Cisco isn't the only company that sees the opportunity. Phone company Verizon Communications (VZ) and satellite service DirecTV (DTV) are both preparing to introduce multi-room digital video recorders. And big cable companies plan a slew of multi-room products and receivers that let subscribers shuttle content between set-tops, PCs, and mobile devices, says John Burke, vice-president and general manager of digital video solutions at Motorola (MOT), a Scientific-Atlanta rival that counts the largest U.S. cable companies among its customers.
And analysts wonder whether Cisco will overreach trying to execute such ambitious plans. While it certainly isn't going to back away from selling through big carriers, some analysts wonder whether it can successfully sell such complex products at retail. "The biggest obstacle has been the retailers themselves," says Mike Paxton, an analyst with In-Stat. "They're just not interested in carrying cable boxes. The profit level is low, the demand is low, and they don't want to give up shelf space for something that will gather dust." So for now, veterans at Cisco's Scientific-Atlanta unit are still focusing on selling via carriers, he says. "Most consumers are quite happy leasing the box from the cable operator and getting a new one when something goes wrong."
The Challenge: Keep It Simple
The biggest challenge, however, will be building devices so elegant and easy to use that consumers change the way they use communications and entertainment products. So far, Cisco has relied mostly on a buy rather than build philosophy; homegrown products such as the iPhone family of phones announced late last year haven't had much impact. For a company used to selling to network administrators, Cisco has a long way to go. Snipes one tech executive: "The question isn't just whether they can build a good consumer product. It's whether they'd know a good consumer product if it bit them."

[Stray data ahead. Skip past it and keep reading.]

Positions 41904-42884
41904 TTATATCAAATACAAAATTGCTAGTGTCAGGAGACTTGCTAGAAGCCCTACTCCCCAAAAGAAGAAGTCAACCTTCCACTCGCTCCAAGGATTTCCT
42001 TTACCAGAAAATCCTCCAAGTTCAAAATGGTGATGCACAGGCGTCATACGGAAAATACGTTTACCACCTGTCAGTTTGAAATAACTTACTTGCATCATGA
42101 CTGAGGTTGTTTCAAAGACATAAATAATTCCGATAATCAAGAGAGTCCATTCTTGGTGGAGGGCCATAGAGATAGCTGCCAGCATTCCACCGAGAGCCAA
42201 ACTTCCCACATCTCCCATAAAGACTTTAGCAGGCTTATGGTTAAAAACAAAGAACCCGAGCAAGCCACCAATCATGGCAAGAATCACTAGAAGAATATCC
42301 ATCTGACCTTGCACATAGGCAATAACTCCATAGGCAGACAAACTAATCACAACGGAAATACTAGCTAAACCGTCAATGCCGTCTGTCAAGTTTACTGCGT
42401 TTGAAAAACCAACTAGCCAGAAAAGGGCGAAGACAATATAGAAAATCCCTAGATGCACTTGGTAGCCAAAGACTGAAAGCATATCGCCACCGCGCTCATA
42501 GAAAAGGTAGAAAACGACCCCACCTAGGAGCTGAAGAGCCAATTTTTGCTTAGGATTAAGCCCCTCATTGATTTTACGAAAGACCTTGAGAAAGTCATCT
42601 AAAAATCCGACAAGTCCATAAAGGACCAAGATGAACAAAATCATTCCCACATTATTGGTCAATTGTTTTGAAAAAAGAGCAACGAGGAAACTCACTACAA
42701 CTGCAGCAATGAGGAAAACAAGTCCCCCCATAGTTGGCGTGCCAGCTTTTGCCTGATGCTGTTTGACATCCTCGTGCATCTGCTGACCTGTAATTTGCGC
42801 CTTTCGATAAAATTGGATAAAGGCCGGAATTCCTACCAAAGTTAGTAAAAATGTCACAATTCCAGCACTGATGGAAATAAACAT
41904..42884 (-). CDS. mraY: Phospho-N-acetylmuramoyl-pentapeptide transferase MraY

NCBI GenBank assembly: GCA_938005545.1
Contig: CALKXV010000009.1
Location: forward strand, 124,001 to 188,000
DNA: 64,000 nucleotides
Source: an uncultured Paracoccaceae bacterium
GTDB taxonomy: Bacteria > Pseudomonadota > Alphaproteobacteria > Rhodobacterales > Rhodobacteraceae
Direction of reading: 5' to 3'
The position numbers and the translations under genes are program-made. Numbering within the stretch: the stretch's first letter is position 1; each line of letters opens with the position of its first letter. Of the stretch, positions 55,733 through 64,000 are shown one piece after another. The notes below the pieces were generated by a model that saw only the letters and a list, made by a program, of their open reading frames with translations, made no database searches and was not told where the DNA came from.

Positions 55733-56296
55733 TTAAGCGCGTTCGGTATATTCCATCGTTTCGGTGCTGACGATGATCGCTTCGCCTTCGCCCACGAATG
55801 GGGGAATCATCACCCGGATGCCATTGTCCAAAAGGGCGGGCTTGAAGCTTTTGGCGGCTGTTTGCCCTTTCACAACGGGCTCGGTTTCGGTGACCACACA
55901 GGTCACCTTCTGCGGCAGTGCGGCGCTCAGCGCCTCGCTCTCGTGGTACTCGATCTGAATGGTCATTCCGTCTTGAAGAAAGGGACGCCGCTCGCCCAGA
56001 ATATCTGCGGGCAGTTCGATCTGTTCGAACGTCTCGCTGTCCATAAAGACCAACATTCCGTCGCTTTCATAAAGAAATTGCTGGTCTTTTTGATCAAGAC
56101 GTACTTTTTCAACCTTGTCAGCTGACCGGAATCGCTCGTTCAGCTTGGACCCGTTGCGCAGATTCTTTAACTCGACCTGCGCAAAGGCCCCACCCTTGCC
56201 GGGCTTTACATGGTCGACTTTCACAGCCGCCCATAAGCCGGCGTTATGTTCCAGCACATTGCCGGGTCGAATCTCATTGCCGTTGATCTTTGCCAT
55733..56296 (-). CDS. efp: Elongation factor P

To succeed, Cisco will need to master software—not just the heavy-duty product and network engineering, but the controls that show up on screen. A Linksys spokesperson says the plan is for all of Cisco's consumer products to share a layer of software that would let them work easily together, while also being personalized by consumers. "The real home run is if Cisco can be the bridge between all these devices and make navigating between them as simple as turning on your TV," says Edmond B. Lewis, general partner at RCBG, a Chicago consultancy.
To that end, Chief Development Officer Charlie Giancarlo has been aggressively building a team of design specialists. This effort is very early-stage. "They've invested in it, and started to build some teams," says an insider. "But they're light years behind Apple or Sony (SNE) in terms of having something be sexy."
"All About Video"
Sexy or no, the products will be based on open standards, enabling them to be compatible with a host of rival digital devices. Of course, Cisco intends to add its own features on top of those standards, to make its products stand out. But "the days of proprietary operating systems and products is over," Chambers says. "You'll be able to see any device and any content you want, in whatever mode you want. I might like [to use] voicemail, and you might like e-mail," he says, and Cisco's software would be smart enough to do the necessary translations.
Chambers may be reluctant to overpromise on growth and readily admits that the company has a lot to prove. But he says he's convinced Cisco has predicted market trends expertly and is well-suited to the task.
Chambers recalls the criticism heaped on the company a couple years back for spending $500 million to develop a router, the CRS-1, so powerful that it could transmit the entire Library of Congress in 4.6 seconds. "People said we'd only be able to sell seven of them," Chambers says. But now, thanks to the explosion in online video distribution, sales of the router are expected to hit $1 billion in the fiscal year that ends this summer, up from $400 million last year. "We knew it was going to be all about video," Chambers says. "The market is going exactly where we thought it would." And that's precisely the direction he plans to take Cisco.